Silver Price Rally Hits Wall - Key Levels for Reversal in XAG/USD
Silver Price Talking Points:
- With the US-China trade war back in détente, US Treasury yields have jumped sharply, reducing the safe haven appeal of precious metals. US Treasury yields have increased by their fastest rate since January 2019.
- If a short-term pullback takes shape, traders may want to consider the opportunity to engage the longer-term bullish bottoming effort in silver prices.
- Recent changes in sentimentgives us a stronger spot silver-bearish contrarian trading bias in the short-term.
Has the wall of worry collapsed? The US-China trade war is back in a state of détente; a no-deal, hard Brexit won’t transpire on October 31; and odds of a recession hitting the United States are in flux as global growth concerns retreat. The acute reaction in global financial markets, producing higher sovereign bond yields and surging equity markets, is a sign that investors feel the worst may be in the past.
In other words, as Emmet Brickwoski would say, “Everything is awesome!” And while “everything is awesome” for most asset classes today, there is a noticeable loser: precious metals.
US YIELDS ARE A KEY FACTOR
As the US-China trade war has shifted from attrition to détente, investors feel that the threat of a sharp slowdown to the global economy has receded. Rising oil prices underscore the bump in growth expectations. But the most important aspect of the move in markets this week is what’s going on with bonds. The sharpest rise in short- (1m to 2y) and medium-term (3y to 7y) US Treasury yields since January 2019 is giving traders a good reason to reconsider their holdings of precious metals.
WHY DO ‘REAL YIELDS’ MATTER TO SILVER PRICES?
The jump in US Treasury yields around the latest US-China trade war news undermines one of precious metals’ most important motivating factors: falling real yields.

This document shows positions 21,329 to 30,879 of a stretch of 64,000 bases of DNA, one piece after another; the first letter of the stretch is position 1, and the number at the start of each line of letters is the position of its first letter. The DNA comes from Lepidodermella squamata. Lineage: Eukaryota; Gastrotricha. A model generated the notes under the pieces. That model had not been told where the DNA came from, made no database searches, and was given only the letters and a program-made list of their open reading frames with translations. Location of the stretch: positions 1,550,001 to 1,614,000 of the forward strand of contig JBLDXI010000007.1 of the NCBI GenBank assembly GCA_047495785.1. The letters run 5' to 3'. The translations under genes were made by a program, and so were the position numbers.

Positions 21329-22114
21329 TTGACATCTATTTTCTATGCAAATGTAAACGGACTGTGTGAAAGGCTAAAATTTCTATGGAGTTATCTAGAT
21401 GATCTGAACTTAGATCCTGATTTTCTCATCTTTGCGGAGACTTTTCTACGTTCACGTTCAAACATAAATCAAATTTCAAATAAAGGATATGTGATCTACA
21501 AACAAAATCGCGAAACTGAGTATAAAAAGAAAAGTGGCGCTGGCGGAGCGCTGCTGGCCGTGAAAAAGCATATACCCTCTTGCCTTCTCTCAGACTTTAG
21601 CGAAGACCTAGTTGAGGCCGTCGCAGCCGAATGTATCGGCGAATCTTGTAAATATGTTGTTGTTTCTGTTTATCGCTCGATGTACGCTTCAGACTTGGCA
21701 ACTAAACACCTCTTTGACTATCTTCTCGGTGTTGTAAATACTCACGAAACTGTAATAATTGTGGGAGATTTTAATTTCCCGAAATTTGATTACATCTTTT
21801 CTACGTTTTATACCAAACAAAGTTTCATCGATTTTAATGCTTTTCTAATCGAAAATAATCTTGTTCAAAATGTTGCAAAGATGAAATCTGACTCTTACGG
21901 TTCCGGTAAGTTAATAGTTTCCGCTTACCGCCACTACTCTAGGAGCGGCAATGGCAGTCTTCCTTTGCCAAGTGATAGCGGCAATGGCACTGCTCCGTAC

Real yields are inflation-adjusted yields: in this case, the US Treasury 10-year yield minus the headline inflation rate. Why does this matter? Investing is all about asset allocation and risk-adjusted returns. On the asset allocation side, it’s about achieving required returns given the investor’s wants and needs.
If inflation expectations are rapidly increasing, you would expect to see fixed income underperform: the returns are fixed, after all. Why would you want to have a fixed return when prices are increasing? On a real basis, your returns would be lower than otherwise intended.
Falling US real yields means that the spread between Treasury yields and inflation rates are decreasing. If precious metals yield nothing (no dividends, coupons, or cash flows), they would best suited to rally when US real yields fell. On the flipside, environments defined by rising US real yields – which we’re seeing unfold today – would serve to hurt precious metals like gold and silver.
Silver Prices Dragged Lower by Plunge in Silver Volatility
While other asset classes don’t like increased volatility (signaling greater uncertainty around cash flows, dividends, coupon payments, etc.), precious metals tend to benefit from periods of higher volatility as uncertainty increases gold’s and silver’s safe haven appeal.